Members Send Letter to Secretary of Defense-designee Lloyd Austin

December 22, 2020
Press Release

WASHINGTON –– Today six members of the House Armed Services and Foreign Affairs committees released a letter they sent to Secretary of Defense-designee Lloyd Austin on Friday, asking him to address several civil-military relations issues.

The members sent the letter in advance of expected congressional hearings early next year on the waiver Austin would require to serve as Secretary of Defense. The full text of the PDF iconletter can be found here, and follows:


December 18, 2020

Secretary-designee Austin,

Congratulations on your historic nomination to serve as Secretary of Defense. As Members of the House Armed Services Committee and the House Foreign Affairs Committee, we are committed to a productive working relationship with the Secretary. Our nation faces a range of distinct national security challenges, and, should you be confirmed, you will lead the Department of Defense and its more than 1.2 million active duty service members, 800,000 reservists, and 750,000 civilian personnel during a critical time.

We have tremendous respect for your experience, your talent, and your service to our nation. We are grateful for your willingness to continue that service. And we recognize the truly historic nature of your nomination, especially at a time that so many segments of our society, including the military, are confronting issues of equality and justice. Soldiers, sailors, airmen, and marines of color have fought for this country since its founding, and currently constitute over 40 percent of active duty service members. Your nomination is both well-deserved based on your experience, and a long-deserved recognition of the men and women who have fought and died for this country.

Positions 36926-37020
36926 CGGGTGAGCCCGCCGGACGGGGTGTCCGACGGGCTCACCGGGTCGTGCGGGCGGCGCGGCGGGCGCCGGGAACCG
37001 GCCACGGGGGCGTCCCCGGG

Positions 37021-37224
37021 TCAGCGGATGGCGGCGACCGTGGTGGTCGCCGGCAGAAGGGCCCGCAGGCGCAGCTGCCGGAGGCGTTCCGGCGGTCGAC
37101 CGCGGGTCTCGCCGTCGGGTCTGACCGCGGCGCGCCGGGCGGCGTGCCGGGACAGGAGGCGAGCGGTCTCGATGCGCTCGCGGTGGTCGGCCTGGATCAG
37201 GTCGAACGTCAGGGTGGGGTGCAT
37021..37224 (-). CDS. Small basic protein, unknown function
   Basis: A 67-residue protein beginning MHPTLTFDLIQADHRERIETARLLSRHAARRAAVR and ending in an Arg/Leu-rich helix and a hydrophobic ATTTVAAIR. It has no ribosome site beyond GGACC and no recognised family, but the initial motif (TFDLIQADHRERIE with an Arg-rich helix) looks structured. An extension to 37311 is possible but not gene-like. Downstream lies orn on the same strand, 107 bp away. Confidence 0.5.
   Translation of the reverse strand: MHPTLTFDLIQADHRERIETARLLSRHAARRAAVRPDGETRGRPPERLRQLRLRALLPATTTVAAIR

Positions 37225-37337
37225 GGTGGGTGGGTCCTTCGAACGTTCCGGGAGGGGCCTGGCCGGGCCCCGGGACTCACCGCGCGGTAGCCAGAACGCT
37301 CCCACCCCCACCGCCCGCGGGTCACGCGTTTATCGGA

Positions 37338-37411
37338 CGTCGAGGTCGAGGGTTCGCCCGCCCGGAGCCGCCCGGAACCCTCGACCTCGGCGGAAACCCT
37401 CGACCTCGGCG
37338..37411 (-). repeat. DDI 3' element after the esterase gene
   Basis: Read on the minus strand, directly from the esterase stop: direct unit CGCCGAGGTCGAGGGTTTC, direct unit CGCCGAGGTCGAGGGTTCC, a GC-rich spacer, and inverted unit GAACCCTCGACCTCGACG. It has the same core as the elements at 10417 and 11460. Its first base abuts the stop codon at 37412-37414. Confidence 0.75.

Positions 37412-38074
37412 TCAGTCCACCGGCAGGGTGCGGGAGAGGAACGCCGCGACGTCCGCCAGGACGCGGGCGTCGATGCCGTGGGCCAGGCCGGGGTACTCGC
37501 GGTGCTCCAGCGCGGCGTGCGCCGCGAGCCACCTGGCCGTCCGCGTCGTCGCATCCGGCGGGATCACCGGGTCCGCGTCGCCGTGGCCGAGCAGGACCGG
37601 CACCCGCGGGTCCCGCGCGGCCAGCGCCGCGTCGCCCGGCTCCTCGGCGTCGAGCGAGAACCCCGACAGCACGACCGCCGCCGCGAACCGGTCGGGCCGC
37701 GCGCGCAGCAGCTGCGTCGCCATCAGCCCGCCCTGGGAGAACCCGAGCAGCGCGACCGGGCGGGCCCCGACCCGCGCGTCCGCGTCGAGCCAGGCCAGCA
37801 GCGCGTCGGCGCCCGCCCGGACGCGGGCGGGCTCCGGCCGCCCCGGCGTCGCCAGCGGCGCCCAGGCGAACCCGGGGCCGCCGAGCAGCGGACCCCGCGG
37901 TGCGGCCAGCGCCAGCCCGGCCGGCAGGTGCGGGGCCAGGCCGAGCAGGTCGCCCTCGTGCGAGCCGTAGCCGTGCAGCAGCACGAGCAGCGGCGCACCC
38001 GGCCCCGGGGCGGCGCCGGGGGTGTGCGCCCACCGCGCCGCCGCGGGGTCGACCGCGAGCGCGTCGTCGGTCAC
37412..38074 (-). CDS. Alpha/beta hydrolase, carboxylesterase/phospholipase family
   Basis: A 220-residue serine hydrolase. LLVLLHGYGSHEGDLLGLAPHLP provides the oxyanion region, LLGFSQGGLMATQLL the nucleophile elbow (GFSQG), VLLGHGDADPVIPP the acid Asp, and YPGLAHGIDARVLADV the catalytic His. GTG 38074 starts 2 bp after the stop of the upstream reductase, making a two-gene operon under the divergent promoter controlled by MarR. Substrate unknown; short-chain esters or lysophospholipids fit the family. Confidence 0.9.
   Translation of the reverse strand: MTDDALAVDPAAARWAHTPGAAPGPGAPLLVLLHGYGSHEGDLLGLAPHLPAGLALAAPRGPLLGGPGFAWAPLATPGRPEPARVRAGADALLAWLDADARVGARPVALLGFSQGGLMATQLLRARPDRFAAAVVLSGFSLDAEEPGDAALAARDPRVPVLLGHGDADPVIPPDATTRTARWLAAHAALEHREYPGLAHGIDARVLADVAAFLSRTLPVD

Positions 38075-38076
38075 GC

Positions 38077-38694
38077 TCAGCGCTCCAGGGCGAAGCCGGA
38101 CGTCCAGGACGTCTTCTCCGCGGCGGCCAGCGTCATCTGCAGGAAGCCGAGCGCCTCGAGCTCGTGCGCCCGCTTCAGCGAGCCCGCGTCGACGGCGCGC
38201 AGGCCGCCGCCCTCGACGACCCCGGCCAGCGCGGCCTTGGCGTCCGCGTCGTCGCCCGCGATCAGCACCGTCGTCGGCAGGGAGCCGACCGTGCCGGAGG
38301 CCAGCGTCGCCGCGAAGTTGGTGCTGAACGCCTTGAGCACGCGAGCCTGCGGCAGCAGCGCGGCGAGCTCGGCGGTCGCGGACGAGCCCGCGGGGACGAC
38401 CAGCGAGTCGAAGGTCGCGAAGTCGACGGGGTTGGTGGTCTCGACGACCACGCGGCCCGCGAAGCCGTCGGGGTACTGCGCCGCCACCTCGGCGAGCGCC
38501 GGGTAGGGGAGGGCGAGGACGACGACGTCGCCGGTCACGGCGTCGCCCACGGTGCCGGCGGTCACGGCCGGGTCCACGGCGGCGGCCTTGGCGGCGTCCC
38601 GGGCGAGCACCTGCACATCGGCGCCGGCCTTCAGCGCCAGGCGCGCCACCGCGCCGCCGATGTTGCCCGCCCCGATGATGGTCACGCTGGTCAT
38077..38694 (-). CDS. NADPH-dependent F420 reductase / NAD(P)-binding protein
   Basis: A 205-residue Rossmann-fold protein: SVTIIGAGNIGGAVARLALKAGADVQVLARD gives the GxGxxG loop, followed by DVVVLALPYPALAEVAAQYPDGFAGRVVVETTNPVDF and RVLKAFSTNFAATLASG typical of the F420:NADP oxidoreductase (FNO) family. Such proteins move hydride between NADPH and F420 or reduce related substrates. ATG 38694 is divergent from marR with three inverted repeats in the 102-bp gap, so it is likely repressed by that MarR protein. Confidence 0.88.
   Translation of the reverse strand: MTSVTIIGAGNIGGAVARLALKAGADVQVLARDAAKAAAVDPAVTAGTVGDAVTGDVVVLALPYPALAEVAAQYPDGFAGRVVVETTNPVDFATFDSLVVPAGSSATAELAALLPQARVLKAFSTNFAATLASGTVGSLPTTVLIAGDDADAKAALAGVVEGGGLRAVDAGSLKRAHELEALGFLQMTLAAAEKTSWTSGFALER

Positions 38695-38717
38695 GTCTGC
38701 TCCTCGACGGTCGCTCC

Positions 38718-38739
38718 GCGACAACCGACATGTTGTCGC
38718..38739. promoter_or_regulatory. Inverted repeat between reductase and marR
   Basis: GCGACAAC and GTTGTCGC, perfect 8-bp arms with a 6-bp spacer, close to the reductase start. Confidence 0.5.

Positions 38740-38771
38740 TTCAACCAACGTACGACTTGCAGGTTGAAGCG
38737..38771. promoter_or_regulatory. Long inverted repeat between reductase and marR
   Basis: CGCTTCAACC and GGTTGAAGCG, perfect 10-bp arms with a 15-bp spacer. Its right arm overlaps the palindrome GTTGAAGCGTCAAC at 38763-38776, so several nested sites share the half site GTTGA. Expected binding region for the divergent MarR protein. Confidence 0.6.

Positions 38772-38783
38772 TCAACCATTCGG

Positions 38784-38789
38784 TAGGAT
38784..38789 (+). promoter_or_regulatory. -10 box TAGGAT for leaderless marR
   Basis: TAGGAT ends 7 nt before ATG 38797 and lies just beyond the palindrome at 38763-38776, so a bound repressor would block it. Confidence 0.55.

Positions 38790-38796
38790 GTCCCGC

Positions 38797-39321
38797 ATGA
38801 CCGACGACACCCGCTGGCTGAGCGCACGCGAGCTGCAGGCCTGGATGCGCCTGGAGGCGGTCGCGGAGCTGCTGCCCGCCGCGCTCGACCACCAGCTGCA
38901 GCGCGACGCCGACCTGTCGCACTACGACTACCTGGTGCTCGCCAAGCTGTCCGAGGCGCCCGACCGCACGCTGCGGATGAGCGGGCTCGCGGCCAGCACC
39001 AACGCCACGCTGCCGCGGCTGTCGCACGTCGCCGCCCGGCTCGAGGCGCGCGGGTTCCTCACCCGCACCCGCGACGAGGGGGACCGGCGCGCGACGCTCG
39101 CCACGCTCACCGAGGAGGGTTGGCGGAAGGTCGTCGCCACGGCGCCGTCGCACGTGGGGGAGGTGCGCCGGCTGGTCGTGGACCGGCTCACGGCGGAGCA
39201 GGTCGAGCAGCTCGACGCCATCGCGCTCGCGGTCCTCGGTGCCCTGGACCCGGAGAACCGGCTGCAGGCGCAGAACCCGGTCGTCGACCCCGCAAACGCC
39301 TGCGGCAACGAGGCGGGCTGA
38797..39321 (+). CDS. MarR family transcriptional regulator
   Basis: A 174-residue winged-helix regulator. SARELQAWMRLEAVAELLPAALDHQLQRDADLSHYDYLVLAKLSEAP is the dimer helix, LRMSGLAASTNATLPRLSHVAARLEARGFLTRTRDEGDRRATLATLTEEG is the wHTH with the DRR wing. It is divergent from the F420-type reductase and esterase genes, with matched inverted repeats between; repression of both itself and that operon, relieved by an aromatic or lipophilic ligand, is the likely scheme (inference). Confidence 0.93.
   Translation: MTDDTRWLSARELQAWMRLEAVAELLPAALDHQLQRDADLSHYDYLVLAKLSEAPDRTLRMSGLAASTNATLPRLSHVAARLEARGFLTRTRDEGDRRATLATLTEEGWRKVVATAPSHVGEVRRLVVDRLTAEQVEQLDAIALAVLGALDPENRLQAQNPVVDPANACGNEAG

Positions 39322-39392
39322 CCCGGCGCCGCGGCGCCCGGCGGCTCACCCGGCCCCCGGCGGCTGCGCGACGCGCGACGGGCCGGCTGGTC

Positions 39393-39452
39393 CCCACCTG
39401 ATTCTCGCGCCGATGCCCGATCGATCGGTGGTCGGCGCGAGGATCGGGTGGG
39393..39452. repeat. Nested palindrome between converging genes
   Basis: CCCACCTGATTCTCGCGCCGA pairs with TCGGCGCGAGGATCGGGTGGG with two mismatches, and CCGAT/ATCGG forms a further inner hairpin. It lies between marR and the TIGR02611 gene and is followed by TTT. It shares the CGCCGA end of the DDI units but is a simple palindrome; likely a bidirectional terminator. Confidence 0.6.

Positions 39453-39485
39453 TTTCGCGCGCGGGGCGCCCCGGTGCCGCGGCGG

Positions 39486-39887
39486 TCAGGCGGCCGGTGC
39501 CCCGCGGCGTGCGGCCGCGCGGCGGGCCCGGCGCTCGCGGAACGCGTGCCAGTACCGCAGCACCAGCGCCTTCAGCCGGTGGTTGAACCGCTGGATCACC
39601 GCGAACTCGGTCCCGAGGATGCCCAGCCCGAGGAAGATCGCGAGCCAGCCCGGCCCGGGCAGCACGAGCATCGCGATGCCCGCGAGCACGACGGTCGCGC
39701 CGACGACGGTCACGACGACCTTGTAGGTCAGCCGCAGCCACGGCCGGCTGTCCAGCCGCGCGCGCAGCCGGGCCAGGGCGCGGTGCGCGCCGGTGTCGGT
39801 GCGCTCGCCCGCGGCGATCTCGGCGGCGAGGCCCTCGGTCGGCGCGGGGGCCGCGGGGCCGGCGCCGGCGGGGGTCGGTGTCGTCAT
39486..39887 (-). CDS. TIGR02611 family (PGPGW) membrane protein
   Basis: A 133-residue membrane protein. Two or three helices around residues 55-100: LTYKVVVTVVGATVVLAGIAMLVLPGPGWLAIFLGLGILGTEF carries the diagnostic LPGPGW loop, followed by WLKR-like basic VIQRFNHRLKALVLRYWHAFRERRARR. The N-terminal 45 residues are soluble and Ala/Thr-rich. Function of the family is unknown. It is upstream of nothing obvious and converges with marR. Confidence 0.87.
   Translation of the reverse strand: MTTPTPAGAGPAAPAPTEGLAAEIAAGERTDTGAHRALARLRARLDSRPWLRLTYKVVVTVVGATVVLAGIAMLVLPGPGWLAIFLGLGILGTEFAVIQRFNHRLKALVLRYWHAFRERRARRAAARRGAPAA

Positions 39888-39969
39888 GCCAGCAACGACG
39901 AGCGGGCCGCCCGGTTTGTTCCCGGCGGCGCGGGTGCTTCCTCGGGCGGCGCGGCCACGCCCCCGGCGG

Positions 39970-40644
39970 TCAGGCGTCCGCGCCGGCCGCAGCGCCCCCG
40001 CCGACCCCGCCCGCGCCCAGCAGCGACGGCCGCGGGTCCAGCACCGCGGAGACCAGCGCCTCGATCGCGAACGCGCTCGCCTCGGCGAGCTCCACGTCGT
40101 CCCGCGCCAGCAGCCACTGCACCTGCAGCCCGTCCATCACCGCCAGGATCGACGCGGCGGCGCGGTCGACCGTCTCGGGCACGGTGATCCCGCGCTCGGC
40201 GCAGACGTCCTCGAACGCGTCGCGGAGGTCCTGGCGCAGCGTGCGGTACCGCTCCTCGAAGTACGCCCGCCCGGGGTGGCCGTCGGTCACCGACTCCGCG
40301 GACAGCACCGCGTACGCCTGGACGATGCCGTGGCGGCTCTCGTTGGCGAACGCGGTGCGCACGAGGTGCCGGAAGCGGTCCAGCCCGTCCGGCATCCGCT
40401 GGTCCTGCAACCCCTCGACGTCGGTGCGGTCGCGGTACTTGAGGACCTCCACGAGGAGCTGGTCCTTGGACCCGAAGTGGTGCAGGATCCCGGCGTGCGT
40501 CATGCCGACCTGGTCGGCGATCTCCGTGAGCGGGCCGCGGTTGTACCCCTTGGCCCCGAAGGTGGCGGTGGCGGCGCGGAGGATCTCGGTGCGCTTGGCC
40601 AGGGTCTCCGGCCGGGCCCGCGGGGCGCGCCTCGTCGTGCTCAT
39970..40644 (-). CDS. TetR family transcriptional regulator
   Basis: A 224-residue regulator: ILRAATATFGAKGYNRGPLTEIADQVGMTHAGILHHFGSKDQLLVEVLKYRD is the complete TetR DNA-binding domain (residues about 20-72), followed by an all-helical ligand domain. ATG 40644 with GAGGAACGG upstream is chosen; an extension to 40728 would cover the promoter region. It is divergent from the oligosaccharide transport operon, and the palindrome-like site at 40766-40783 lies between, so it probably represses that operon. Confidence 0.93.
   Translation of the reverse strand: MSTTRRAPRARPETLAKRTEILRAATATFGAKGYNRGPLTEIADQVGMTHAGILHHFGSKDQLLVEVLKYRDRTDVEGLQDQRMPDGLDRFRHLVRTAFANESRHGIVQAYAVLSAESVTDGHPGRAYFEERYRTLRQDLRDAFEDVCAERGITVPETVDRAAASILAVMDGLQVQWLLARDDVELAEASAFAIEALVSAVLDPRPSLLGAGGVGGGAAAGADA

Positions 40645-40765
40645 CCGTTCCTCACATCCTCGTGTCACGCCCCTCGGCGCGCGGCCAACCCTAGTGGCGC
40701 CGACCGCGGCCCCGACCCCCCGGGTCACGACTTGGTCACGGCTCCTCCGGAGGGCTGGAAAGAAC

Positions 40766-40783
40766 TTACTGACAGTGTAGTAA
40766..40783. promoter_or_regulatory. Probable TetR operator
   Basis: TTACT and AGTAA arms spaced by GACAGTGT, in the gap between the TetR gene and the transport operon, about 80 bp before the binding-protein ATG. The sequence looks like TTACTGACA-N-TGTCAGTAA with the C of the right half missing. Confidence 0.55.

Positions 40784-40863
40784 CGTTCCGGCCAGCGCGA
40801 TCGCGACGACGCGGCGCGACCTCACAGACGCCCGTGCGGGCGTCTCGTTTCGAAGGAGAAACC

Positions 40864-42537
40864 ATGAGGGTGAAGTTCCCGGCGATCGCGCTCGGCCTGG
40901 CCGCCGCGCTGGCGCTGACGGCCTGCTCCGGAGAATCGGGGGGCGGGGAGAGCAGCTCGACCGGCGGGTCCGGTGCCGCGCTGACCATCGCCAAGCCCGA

But separate from your exceptional qualifications, your selection raises fundamental issues that go beyond any one nomination, no matter how qualified or historic the nominee.

As you know, civilian control over the military is a fundamental principle of American democracy, dating back to the founding of the United States. Our founders knew that military force was more effective and responsive with a good balance of military and civilian oversight. Likewise, maintaining a significant cooling off period helped preserve the apolitical character of our armed forces. Since 1947, presidents of both parties, including decorated veterans like Harry Truman and Dwight Eisenhower, have reinforced this principle. President Trump’s nomination of General James Mattis for Secretary of Defense in 2017 ignited debate over how to interpret the principle of civilian control over the military in today’s context. Congress granted a waiver for General Mattis’ nomination for only the second time in history. Your nomination, requiring another waiver so close on its heels, risks this norm becoming moot, and civilian control of the military with it.